Magnetohydrodynamics (MHD) refers to the study of the behavior of electrically conducting fluids, such as plasmas, in the presence of magnetic and electric fields. MHD processes play a vital role in various astrophysical phenomena, including the star-forming process.
In the context of star formation, MHD processes are critical for understanding the dynamics, structure, and evolution of molecular clouds, which are the birthplaces of stars. Here are some key roles that MHD processes play in star formation:
Support Against Gravitational Collapse: Magnetic fields can provide support against gravitational collapse in a molecular cloud. In regions where the magnetic field is strong, it can resist or delay the gravitational pull that wants to compress the cloud and form a star.
Angular Momentum Transport: As molecular clouds collapse, they can start to rotate, or any initial rotation can be amplified. This rotation can hinder further collapse because of centrifugal forces. Magnetic fields can transport angular momentum out of the collapsing region, allowing the collapse to continue.
Formation of Protostellar Jets and Outflows: Observations have shown that young stars often eject material in narrow, highly-collimated jets. This is thought to be a result of MHD processes near the protostar. The rotation of the collapsing cloud, combined with the presence of magnetic fields, can launch and collimate these outflows.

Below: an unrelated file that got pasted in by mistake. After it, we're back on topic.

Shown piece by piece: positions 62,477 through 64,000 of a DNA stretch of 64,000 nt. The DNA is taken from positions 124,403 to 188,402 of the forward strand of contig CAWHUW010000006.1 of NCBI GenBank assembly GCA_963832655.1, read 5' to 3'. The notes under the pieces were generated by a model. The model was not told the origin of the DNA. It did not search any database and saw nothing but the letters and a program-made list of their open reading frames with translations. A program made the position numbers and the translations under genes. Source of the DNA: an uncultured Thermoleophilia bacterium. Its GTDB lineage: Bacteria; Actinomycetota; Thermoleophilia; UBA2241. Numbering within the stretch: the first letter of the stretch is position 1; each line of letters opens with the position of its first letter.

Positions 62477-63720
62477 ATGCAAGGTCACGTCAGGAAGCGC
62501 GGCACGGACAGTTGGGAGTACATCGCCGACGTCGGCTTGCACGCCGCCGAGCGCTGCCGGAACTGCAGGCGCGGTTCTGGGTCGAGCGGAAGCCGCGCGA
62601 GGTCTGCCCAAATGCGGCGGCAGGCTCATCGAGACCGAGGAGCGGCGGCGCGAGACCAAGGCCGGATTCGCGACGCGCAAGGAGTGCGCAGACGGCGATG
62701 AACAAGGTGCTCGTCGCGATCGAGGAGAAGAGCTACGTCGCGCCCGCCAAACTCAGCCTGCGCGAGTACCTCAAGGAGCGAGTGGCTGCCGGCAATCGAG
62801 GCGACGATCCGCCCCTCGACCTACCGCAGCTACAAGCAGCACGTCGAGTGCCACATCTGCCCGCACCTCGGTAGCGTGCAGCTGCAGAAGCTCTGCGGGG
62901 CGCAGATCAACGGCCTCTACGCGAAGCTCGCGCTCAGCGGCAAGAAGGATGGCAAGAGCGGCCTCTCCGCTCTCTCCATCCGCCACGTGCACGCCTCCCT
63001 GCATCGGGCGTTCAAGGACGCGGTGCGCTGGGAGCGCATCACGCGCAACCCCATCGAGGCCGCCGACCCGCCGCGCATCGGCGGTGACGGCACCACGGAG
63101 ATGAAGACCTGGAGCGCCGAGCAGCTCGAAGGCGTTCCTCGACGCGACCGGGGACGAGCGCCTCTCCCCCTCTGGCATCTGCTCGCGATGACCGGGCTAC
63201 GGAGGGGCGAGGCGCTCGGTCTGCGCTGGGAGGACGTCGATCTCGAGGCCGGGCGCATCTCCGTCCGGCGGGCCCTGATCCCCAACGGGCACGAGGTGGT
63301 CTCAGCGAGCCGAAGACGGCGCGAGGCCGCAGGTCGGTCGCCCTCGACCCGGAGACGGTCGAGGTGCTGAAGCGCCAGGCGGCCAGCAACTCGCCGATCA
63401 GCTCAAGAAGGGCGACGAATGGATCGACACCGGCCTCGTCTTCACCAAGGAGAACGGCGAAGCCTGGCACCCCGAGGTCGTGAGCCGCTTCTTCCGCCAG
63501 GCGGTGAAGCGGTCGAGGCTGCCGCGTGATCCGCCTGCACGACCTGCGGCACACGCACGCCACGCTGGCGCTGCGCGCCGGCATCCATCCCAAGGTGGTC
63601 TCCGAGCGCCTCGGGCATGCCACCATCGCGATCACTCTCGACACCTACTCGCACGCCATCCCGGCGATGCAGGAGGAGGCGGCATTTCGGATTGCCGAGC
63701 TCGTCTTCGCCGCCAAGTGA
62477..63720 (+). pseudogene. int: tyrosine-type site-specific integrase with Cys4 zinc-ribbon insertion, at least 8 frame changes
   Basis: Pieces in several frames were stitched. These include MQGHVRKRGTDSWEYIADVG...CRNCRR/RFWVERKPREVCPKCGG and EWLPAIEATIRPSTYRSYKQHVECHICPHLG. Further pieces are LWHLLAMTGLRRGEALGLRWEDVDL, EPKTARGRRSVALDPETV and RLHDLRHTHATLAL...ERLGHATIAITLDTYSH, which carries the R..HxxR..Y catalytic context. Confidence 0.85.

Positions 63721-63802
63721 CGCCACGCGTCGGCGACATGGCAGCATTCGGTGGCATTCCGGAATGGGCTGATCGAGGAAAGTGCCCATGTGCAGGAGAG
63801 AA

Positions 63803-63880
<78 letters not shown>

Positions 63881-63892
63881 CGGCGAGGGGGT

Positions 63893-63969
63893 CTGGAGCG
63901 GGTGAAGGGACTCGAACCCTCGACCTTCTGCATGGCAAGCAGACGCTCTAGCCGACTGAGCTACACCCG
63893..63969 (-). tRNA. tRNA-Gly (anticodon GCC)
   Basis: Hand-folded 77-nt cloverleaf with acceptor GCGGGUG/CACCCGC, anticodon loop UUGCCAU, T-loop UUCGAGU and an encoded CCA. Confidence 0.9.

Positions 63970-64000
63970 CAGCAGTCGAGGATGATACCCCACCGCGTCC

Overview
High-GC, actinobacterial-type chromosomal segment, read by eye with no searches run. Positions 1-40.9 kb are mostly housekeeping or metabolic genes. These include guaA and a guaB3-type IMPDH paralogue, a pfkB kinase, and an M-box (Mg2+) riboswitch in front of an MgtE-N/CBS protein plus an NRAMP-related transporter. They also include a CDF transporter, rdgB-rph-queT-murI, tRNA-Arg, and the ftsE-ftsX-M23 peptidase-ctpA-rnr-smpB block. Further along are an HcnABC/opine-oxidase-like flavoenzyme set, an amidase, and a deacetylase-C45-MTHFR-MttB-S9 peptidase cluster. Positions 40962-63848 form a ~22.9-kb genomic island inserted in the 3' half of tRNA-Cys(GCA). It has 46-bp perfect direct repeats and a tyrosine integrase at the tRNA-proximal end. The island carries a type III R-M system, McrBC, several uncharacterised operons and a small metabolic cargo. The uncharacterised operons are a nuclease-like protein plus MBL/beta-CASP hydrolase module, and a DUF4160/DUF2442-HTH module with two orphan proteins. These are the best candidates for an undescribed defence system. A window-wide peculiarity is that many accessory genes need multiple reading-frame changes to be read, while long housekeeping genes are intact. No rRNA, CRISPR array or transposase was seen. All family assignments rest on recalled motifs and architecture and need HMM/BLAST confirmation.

Influence on the Initial Mass Function (IMF): The IMF describes the distribution of stellar masses in a newly formed star cluster. MHD processes, through their impact on cloud dynamics, fragmentation, and collapse, can influence the distribution of masses of the newborn stars.
Magnetic Braking: As mentioned above, magnetic fields can transport angular momentum. This process can "brake" the rotation of the collapsing cloud, impacting the final rotation rate of the forming star and possibly influencing the formation of planets around the star.
Regulating the Star Formation Rate: The interplay between gravity, turbulence, and magnetic fields in molecular clouds can regulate the rate at which stars form. For instance, stronger magnetic fields might support a cloud against collapse and thereby lower the star formation rate.
Fragmentation of Molecular Clouds: Magnetic fields, in conjunction with other physical processes like turbulence and thermal effects, can influence how and where a molecular cloud breaks apart, or fragments, leading to the formation of multiple stars.